When I go down to James’ Hospital once a month to give platelets, it is the common practice to fill out a questionnaire about my social and sexual history to see if I am eligible to donate. Have I ever had a blood transfusion? Have I ever had sex with a male or female from South America? Have I ever fondled monkeys or handled their bodily fluids? Have I ever had a blood transfusion from a South American monkey?
My answer to all of them is invariably No. I have never had any serious illnesses, never had surgery and never indulged in any lascivious practices. Nor have I ever sold my body for drugs nor spent my hard earned money on piercings or tattoos. The nurses are delighted with me, yet somewhere in the back of my head lingers the thought that I must have led a really boring and uneventful life.
This all changed recently when I had a spot of minor surgery. Forty eight years old and I had never been back to hospital since my mother brought me home at a week old (that’s me, incidentally, not my mother.)
Well, not on my own account, anyway. I’d been there plenty of times for relatives and friends who seem to have a perverse inclination to suffer terrible illnesses or break bones or have babies. To me, hospitals were like New York – okay to go and visit but I wouldn’t like to stay there for any length of time. Besides, when you scan the obituary columns and see how many people die in hospital, it’s probably best to avoid them altogether.
About twelve years ago, I developed a lump on my lower back about the size of a golf ball. It just emerged one night fully-formed, rather like the way JK Rowling describes how the idea of Harry Potter came to her. Unfortunately, I couldn’t think of a similar way of profiting from my apparition.
Now, I believe in getting my money’s worth from doctors, so I waited until I had a few ailments affecting me before going down to the surgery. The doctor stroked his chin, told me the lump wasn’t harmful and assured me that it wasn’t a golf ball.
So I did nothing about it. The lump didn’t hurt, never changed in size and never really bothered me in any way. However, after a time, I grew rather weary of small children running shrieking from the swimming pool when I was on holiday, yelling about the man with the alien in his back, so I resolved to have it removed.
However, I wasn’t going to give €60 to a doctor for that alone, so I hung on until I had some more things wrong with me. Just my rotten luck – I went for about five years of sickeningly perfect health and never once needed to set foot inside the surgery door.
Then last summer, I thankfully got a nasty chest infection which needed a prescription of antibiotics, so down to the Meridian Clinic in Ongar I skipped. While there, I mentioned the lump on my back, the doctor stroked her chin, had a look and lo and behold, within three months I had an appointment down in Connolly Hospital.
In Connolly, they stroked their chins, had a poke around, assured me again that it still wasn’t a golf ball and told me that if I hadn’t heard from them after six months, I was to phone them up and remind them of my existence.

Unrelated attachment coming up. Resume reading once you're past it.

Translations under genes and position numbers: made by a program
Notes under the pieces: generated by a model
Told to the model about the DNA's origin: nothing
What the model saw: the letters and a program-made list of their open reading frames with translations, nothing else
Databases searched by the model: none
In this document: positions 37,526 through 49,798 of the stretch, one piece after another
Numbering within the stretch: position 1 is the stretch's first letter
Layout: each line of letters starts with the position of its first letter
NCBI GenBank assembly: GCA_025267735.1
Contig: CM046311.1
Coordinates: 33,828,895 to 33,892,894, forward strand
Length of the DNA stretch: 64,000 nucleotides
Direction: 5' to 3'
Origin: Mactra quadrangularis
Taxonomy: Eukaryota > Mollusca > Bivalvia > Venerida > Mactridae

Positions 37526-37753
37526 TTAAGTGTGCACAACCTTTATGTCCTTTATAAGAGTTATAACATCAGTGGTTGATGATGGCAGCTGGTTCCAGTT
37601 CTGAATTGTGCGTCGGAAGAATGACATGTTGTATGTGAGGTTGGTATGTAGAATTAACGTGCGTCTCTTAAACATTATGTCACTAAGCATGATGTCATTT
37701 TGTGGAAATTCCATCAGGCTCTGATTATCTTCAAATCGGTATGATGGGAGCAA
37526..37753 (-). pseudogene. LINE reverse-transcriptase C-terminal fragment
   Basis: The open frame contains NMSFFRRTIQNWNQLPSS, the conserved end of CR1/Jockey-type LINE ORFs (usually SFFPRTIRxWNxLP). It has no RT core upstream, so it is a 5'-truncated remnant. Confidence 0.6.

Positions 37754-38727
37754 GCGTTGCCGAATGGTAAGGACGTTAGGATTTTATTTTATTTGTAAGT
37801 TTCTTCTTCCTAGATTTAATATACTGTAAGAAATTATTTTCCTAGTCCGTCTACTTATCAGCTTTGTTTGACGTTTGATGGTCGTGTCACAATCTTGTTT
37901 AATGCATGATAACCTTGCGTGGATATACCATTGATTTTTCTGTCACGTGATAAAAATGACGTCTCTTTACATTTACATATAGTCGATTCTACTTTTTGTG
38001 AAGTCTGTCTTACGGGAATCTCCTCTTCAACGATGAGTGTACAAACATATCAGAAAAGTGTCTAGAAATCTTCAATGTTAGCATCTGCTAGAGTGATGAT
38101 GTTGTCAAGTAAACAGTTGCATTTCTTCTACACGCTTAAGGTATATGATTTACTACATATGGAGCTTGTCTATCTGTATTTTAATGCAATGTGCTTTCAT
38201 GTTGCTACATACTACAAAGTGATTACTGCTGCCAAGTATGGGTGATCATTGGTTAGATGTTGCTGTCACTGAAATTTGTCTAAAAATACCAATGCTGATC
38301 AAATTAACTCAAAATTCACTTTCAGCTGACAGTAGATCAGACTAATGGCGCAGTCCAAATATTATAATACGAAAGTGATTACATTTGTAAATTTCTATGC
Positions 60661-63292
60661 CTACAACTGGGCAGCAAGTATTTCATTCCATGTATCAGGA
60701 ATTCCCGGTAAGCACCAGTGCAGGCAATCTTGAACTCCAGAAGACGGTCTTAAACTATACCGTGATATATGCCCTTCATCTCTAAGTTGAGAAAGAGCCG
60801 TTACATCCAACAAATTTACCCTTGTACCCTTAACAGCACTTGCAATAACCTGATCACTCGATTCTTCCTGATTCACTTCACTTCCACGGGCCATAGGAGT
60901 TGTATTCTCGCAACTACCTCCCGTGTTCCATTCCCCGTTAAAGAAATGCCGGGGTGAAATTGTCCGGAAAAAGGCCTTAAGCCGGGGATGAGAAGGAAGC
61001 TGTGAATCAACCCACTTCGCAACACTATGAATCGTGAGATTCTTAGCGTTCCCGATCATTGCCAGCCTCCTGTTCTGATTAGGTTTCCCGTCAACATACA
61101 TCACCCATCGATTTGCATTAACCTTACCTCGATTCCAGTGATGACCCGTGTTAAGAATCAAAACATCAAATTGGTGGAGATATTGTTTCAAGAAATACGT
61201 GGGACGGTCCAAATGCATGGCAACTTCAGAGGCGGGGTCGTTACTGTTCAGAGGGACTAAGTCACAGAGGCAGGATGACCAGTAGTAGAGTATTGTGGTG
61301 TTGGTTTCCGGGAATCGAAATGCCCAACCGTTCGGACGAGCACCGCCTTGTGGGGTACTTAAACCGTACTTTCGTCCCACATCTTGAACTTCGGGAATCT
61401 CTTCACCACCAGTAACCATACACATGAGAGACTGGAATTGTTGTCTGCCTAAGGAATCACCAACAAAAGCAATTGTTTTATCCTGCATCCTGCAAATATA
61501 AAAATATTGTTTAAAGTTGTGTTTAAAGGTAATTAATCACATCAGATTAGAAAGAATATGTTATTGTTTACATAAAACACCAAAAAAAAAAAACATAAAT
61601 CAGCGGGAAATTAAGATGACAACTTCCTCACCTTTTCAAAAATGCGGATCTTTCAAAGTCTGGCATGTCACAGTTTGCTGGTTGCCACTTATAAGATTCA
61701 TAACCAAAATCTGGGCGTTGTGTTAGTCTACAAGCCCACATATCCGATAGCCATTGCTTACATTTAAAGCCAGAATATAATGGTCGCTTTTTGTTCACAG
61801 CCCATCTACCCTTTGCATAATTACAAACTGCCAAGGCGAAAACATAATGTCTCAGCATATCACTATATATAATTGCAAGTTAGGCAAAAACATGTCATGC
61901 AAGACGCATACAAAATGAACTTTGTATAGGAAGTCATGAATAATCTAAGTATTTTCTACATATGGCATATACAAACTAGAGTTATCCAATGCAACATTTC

So about a month ago, after eight months of not hearing from them, I phoned them up and was rather surprised to be told to come in “on Monday week.” It was to be a simple day case and I had to bring in a dressing gown and a pair of slippers.
There are some people who are dressing gown people and some who aren’t. This is the way that many sociologists divide the world and I have always been one of those people who favour the revolutionary idea of “getting dressed” when rising in the mornings. Thankfully my brother in law, who is also a non-DG person, received one of the said items from his mother many years ago, a hideous, multi-coloured specimen that had lived in its packaging at the back of his wardrobe ever since, and so he gratefully delivered the item to me, saving me the frustrating option of having to go and buy a blessed dressing gown in Dunnes or Penneys.
I told them in work that I wouldn’t be in for a week and they asked me did I want to take the time off as a holiday? When I got home that evening, I looked up the definition of the word ‘holiday’ in the Oxford English Dictionary and it didn’t quite seem to correspond with the notion of going into hospital. The following morning, I told my boss that I had checked with Budget Travel and that James Connolly wasn’t in their brochure for this year, so I’d be taking the time off sick.
He asked me if my lump was any bigger than the apple-pip sized lump he showed me just beneath the skin of his forearm. I lifted up my shirt to show him. The last I saw of him, he was running into the boardroom shrieking about the man with the alien in his back.
The hospital told me that I didn’t need to fast at all prior to my operation. Personally, I don’t mind fasting, so long as I can eat something while doing it, but as the scenario didn’t arise, I just ate my normal breakfast of sausages and cream, a delicacy picked up from a recent visit to the States.
I bade my wife a tearful goodbye and solemnly gave her my blessing to remarry if the worst came to the worst. She seemed unimpressed by this gesture and reminded me not to say anything in the hospital that might embarrass her.
Even though my son did not believe that there really was such time as seven o’clock in the morning, he nevertheless offered to bring me down to the hospital, doubtless inspired by the thought of driving my car around after he’d dropped me off. And thus, clutching my slippers and 1970s dressing gown, I was driven off to face the unknown...